Shaping a safer and more resilient world.

Delivering human performance-based solutions to create a safer and more resilient world.

QOE Solutions

The human element can be both the strongest and the weakest link in a complex system. It is the most flexible, adaptable and valuable part of the aviation system, however it is also the most vulnerable.

QOE Associates encompass an array of expertise in Human Factors in order to optimise Human Performance in Industries and complex systems.

Human Performance in Design

QOE understands the importance of a human centred design and considers the human element from the very early stages of the design of a safety critical system. See More

Testing, Validation & Certification

Our team members have worked with several clients in the validation, testing and certification of their products with both civilian and military Authorities. See More

Investigations and Safety Surveys

Most safety-critical organisations have systems for event reporting, incident investigation, and lesson learning. However, even mature systems related to these functions face several challenges. See More

Training and

Training should always consider human performance elements in its design, allowing for both technical and non-technical elements to be blended in order to assure an effective and successful outcome. See More

Project Management

Our team members have managed and successfully developed several key projects in an array of industries with different degrees of complexities.
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QOE Associates

Our Associates have worked on several aviation system safety activities, including safety culture, training, simulation certifications and development with a variety of clients such as the Air Accident Investigation Board, British Airways, Virgin Atlantic Airways, Flybe, Monarch Airlines, EasyJet, Flight Safety,  and British Aerospace just to name a few.

Our team has also provided their expertise to other high risk industries in their Human Factors/Human Performance programmes including investigation, training, pro-active safety surveys and Just Culture.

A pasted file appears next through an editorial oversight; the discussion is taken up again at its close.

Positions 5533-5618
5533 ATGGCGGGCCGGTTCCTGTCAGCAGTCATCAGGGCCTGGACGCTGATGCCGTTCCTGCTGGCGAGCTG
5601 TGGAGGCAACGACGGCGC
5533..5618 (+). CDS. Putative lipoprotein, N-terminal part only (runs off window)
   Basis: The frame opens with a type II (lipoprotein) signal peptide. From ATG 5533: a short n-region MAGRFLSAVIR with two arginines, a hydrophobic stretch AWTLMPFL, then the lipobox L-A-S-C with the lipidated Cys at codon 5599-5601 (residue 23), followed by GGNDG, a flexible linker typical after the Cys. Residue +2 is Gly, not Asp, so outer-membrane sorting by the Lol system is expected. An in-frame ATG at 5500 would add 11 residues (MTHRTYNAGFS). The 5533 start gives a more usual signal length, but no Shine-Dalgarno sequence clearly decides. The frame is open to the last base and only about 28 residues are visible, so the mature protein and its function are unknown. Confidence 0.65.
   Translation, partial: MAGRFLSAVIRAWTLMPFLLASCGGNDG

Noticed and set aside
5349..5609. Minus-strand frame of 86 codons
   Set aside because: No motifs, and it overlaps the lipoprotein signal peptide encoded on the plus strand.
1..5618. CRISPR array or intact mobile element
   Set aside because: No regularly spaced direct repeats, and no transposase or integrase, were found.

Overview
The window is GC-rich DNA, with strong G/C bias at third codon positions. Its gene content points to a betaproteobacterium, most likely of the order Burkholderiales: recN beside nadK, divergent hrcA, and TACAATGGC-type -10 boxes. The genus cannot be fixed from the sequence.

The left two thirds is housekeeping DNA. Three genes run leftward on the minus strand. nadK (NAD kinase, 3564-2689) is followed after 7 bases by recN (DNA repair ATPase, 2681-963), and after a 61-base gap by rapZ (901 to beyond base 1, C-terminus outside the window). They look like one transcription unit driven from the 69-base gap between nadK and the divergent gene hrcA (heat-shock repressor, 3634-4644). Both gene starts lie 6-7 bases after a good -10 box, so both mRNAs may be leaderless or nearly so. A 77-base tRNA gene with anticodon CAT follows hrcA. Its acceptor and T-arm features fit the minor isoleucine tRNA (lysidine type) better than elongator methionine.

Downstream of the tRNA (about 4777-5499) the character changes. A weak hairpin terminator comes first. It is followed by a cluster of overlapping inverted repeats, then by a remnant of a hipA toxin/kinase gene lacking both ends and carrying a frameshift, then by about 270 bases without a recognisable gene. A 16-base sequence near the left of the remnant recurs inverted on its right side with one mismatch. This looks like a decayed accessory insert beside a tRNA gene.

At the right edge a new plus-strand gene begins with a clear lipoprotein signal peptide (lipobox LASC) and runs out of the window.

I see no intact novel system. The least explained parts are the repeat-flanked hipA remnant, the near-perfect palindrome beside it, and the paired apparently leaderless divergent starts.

These groups include: Jaguar and Land-rover (JLR), Magnox Nuclear Fuels, the Rail Accident Investigation Board, U.K. National Health Service (NHS), Singapore Civil Aviation Authority and Heathrow Airport Operations.

Members of our team have worked, chaired, co-chaired or represented several organisations in international and European committees including, Eurocontrol, NATS, EASA, Royal Aeronautical Society, ICATEE, CAA and ICAO. In addition, our Associates have published several scientific papers in peered reviewed journals, contributed to academic books and given conference papers and presentations worldwide. 


Academic and Training Manager

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Engineering Design and Safety Manager

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Business Development Manager

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Management and Regulations Manager

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A330/320 TRI

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Embedding Human Performance at the core of complex systems

When systems fail and you spend several months investigating the resulting accident/s and working with those left behind, one becomes passionate about aviation safety. We want to ensure that lessons are learned, and these failures and their resulting human, social and environmental costs can be managed, and hopefully eliminated in the future.

Safety first.

We strive to understand the human element. By designing systems and processes that are sympathetic to the numerous human talents whilst denying the opportunity for our collective weaknesses to be exposed.

Why Human Factors / Human Performance?

‘Well it seemed an obvious thing to do at the time’.

This is a familiar quote in many subsequent boards of enquiry or investigations concerning fatal and non-fatal events. Indeed, they are found in almost all high-risk endeavours, whether it be with nuclear, medicine, emergency personnel, military or transport operators. In the aviation system, people are both the source of some of the risks and an integral part of identifying and managing all risks.

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We are living in an increasingly complex world.  State of the art research by Nancy Levenson and John Thomas, shows that today’s causality models used for accident investigations are becoming outdated. However, the view that accidents have a single root cause, in a linear sequence of events, still prevails today. While these models may be of use at a smaller scale for simpler systems, when we take a “God’s eye view” it becomes apparent that a new paradigm and model is needed “in the way we engineer and operate the types of systems and hazards we are dealing with today” (Levenson, 2011). The Systems Theoretic Accident Model and Processes (STAMP) is one such newer model. 

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QOE Associates Lda, proposes the establishment of a global Aeronautical Human Factors  Centre of Excellence, to be located in the Aeronautical Cluster in Ponte de Sor, Portugal.

This  collaborative center would provide research and development, university collaborations,  consulting services and training and certification based on current market needs and the future  European vision for the aeronautical industry.

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